Mary wept

My little Catholic community has a special connection to one of the famous Marian apparitions. We even had a feast day for her recently, at which I played an important part. Yet the night of the feast, when the nice little old Congregationalist neighbor lady came by and asked what I had been up to, I told her about the feast and went into scoffing mode. "You know us Catholics," I said, "seeing Mary everywhere." I downplayed as somewhat embarrassing the apparition that had been the founding vision of my community. But instead of joining in with my hilarity, she let me prattle on. I think she felt bad for me.

Then, I felt bad for me too.

I guess that I am of two minds - or one mind and one heart -- about apparitions of the Virgin. My heart can tell you about the rocky-soiled hillsides and poverty-stricken people who are graced with the presence of Our Lady. But my mind is filled with the possibility of scheming prelates, mentally unbalanced kids and the desperate sick eager for any miracle that might take away their pain. The Church itself is divided about many apparitions, not preventing the faithful from attending, but holding back on wholehearted support. In the 1970s, Garabandal, Portugal was a problem site, never accepted by the Church. Medugorje in Serbia, in spite of the throngs of Catholics who have trod its hills, has yet to receive official ecclesiastical approbation.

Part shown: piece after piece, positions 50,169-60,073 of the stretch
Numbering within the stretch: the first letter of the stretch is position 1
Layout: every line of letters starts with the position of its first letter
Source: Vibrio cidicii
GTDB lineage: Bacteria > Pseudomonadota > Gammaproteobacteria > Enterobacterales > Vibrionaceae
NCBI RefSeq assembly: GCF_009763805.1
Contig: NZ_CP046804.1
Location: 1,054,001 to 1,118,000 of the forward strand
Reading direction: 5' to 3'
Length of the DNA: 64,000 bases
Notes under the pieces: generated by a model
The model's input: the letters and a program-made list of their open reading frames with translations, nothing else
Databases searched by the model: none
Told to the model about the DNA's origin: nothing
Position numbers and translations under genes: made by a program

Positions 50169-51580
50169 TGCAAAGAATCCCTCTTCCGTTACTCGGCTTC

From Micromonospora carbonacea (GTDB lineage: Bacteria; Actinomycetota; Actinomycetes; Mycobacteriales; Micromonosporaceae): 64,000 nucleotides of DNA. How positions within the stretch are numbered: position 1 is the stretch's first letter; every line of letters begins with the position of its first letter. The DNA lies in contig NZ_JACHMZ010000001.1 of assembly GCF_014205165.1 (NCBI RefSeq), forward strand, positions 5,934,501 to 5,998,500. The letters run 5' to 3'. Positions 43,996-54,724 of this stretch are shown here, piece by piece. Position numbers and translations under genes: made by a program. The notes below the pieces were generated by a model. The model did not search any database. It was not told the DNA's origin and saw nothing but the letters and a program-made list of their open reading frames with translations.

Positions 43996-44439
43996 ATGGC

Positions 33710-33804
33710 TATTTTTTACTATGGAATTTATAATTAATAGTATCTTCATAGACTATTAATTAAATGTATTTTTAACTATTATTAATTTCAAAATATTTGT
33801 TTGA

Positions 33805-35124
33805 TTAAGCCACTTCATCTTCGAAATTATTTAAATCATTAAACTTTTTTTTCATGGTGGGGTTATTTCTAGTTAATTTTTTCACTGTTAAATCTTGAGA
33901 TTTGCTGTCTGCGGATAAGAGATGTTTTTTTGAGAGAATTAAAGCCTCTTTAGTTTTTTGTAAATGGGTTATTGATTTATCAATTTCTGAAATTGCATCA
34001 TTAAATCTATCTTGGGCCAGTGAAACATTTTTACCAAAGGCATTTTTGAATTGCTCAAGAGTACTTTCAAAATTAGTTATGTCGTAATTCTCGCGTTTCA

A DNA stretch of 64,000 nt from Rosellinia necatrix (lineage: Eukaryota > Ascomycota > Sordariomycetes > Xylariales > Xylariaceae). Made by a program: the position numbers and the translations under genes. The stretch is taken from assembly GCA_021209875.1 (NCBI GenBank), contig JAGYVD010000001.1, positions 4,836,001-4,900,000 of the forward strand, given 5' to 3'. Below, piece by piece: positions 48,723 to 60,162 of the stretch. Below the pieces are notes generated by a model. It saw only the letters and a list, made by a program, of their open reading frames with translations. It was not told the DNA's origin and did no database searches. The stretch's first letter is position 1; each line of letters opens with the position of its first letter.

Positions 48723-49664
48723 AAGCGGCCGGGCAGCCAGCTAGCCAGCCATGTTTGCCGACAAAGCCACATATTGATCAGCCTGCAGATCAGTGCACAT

So it's no wonder that I, science-minded and suspicious of simplistic evocations of the numinous, am doubly doubtful of the veracity of claims that the Blessed Mother of  Jesus Christ visits earth to solace and scold her children -- the Roman Catholic ones, almost exclusively.

I admit that Mary has a nice habit of popping in on the kinds of people you'd expect a heavenly mother to visit. Juan Diego (maybe a mythical figure) was an Indian peasant, a man whose race had been recently brutally conquered by the Conquistadors. Mary visited him and not his conquerors. Bernadette Soubirous of Lourdes--a lice-ridden, poor daughter of a deadbeat father, a girl who didn't even speak proper French--received a visit from a lady who spoke her mountain patois. The children of Fatima were poor shepherd children, yet saw a healing vision that still draws crowds of hopeful invalids.

But there's also the dark side of Marian sightings. The weird threats to wipe out crops unless people turn back to Jesus (La Salette). The terrifying visions of Hell (Fatima) . The stories of the sun falling out of the sky (curious echoes of a pre-Copernican cosmology!) that were not see anywhere else on earth (Fatima again). The predictions of a televised end of the world (Garabandal). The enigmatic secrets withheld for decades by the Vatican (Fatima again, again). The threats to women who wear short skirts (Flushing, NY). You'd think that the gentle virgin mother of a loving God-man would be less apocalyptic, less scary and less selective about appearing only to Catholics.

Hence, my ambivalence toward apparitions.

Yet, I need to acknowledge my shame at making fun of them to an "outsider." Is it possible to have an open heart toward the possibility that the Virgin Mary could appear to her children on earth? Could she be warning us of the folly of our ways -- not just of failing to say the rosary, but of treating each other like animals, denying justice and dignity and of ruining her Son's creation? At the end of the day, I am not looking for a politically correct Mary, but one whose concerns fall outside the parochial scope of prelates and the pious.